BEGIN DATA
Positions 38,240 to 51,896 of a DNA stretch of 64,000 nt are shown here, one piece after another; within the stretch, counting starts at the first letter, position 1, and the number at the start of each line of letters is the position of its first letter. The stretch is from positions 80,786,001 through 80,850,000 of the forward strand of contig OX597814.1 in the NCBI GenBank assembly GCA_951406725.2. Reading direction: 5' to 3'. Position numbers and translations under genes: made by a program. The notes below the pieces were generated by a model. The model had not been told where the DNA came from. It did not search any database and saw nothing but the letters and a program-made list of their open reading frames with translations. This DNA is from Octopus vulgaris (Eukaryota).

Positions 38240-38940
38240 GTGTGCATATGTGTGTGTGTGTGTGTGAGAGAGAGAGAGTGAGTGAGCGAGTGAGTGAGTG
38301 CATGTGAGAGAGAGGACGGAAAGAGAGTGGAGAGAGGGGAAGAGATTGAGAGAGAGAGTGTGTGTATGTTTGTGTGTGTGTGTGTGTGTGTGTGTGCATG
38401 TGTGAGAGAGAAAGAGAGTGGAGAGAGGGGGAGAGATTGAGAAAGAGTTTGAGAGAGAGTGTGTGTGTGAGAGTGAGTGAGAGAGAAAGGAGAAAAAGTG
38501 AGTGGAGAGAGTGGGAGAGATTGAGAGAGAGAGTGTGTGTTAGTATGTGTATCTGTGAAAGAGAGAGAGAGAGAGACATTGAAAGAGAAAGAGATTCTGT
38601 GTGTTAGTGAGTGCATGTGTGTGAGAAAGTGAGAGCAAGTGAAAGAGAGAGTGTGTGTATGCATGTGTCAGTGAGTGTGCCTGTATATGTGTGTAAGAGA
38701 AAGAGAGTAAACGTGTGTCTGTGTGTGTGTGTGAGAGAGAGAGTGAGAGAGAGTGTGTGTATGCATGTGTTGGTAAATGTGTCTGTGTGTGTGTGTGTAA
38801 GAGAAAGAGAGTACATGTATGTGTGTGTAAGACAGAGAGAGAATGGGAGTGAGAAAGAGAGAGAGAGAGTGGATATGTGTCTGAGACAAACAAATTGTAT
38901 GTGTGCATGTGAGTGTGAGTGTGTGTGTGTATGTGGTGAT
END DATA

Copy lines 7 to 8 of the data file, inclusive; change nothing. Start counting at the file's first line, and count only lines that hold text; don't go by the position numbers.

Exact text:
38601 GTGTTAGTGAGTGCATGTGTGTGAGAAAGTGAGAGCAAGTGAAAGAGAGAGTGTGTGTATGCATGTGTCAGTGAGTGTGCCTGTATATGTGTGTAAGAGA
38701 AAGAGAGTAAACGTGTGTCTGTGTGTGTGTGTGAGAGAGAGAGTGAGAGAGAGTGTGTGTATGCATGTGTTGGTAAATGTGTCTGTGTGTGTGTGTGTAA